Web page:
The Symbol Of A Wild Hog

Today’s Courier Herald Column:  

They’re back.  Members of the Georgia General Assembly are in the process of returning to Atlanta for another 40 business days of legislating and governing.  And as it has been every year since 1962, the unofficial beginning to the legislative session will be the Wild Hog Supper held at the Georgia Freight Depot.   The event is sponsored by the Georgia Friends of Agriculture trade association and the $20 tickets sold to the event support the Georgia Food Bank Association.

The event is symbolic in that the only knives out are those to slice pulled pork.  Those who will be adversaries the following morning gather in one room to eat barbecue, roasted corn, peach ice cream and other Georgia grown goodies.  Democrats and Republicans alike, the event is quite open and accessible to all.

Most of Georgia’s statewide elected officials, members of the Congressional delegation, members of the General Assembly, and many local elected officials work the crowd. Alongside them are voters of all stripes, party activists and leaders, and of course lobbyists.  There won’t be a gathering of this many officials without those whose job it is to influence them.  But lobbyists are generally not in the spotlight or the highlight of the event.  Quite the contrary, of all the events which government officials take part in each season, it remains one of the most open and transparent of them, with a feel that it represents the entire cross section of Georgians.

Any event with this many decision makers also draws the press, as news crews from across the state have an opportunity to get live interviews from a large number of officials all in one setup.  And with the open media opportunity, there are always bound to be some that want to crash the party.

A group calling itself “United for the People Georgia” plans to protest the event, saying the tradition “…is symbolic in that lobbyists and legislators openly engorge together on pork. For a government by and for the people, the influence of money in politics must be eliminated.”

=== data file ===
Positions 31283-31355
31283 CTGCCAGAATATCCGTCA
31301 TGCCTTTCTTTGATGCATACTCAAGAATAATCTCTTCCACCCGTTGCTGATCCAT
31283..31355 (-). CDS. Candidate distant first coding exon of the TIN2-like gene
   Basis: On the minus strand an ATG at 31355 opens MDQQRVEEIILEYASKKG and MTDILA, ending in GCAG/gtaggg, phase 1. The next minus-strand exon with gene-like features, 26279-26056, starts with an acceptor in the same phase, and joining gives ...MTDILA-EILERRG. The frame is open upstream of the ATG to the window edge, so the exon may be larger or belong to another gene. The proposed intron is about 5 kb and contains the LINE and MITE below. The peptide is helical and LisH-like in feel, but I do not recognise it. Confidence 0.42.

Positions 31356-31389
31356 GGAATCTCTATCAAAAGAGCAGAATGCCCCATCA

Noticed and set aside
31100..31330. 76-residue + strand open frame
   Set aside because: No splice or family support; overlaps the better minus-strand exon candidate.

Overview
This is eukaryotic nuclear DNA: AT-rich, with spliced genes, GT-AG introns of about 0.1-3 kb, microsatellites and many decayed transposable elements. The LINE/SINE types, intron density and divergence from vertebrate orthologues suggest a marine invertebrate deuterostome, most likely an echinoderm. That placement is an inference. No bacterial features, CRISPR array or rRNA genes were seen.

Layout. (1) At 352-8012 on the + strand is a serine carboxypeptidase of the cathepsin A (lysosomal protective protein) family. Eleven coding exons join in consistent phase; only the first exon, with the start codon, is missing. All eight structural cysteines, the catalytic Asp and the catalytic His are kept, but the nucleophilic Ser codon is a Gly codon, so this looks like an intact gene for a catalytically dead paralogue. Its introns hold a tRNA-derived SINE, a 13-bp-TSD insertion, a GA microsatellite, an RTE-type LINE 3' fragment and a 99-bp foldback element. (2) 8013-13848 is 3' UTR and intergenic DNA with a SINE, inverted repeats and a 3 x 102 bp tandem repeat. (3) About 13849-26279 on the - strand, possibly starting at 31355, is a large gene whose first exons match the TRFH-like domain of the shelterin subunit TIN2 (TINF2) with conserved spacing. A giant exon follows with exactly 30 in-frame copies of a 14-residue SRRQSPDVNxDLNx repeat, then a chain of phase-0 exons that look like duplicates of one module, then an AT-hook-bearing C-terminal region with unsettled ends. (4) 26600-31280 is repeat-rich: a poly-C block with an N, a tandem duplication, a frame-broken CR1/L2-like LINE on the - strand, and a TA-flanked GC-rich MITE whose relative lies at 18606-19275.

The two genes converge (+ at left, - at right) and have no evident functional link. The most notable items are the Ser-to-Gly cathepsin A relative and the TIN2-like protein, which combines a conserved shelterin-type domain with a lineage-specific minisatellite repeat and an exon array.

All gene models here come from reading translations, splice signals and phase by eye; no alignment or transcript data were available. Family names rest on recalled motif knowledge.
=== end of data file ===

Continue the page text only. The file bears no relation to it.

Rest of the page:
It’s ironic that a group who wants to end the special access by the moneyed and well-connected chooses an event that is one of the most open, and which benefits Georgia’s food banks as their symbolism of the influence of money and politics.  But, as clearly stated by them, this is about symbolism.

In our current media age, a quick set of photographs in a 90 second TV news broadcast can convey whatever symbolism the brief framing allowed of our drive by news culture will allow.  Images of elected officials meeting with the public over supper – a very southern symbol in itself of putting food as the centerpiece of common ground – can be construed by the mere mention of a protest that somehow it is “us” watching “them”.  “Them” will be painted as those who are having a private party, making closed door deals, and making decisions that favor themselves rather than “us”.

Frankly, there are many of those events that will happen over the next 40 days.  Yet they generally won’t be on public calendars, won’t have the press present, and won’t involve any Georgian who wants to donate $20 to a food bank (or ask their legislator for a ticket).

There will be a lot of talk about ethics this session.  Hopefully, there will also be some action – and not just more window dressing of the topic.  But it is important to keep the topic and those who we seek to regulate in perspective.

Ethics reform is not about trying to punish everyone who is part of our representative government because we suspect that they’re all up to no good just by being elected.  It is about adopting processes and proper controls to ensure that our system of governing is open, transparent, and does not favor those on the inside at the expense of those of us who are subject to being governed.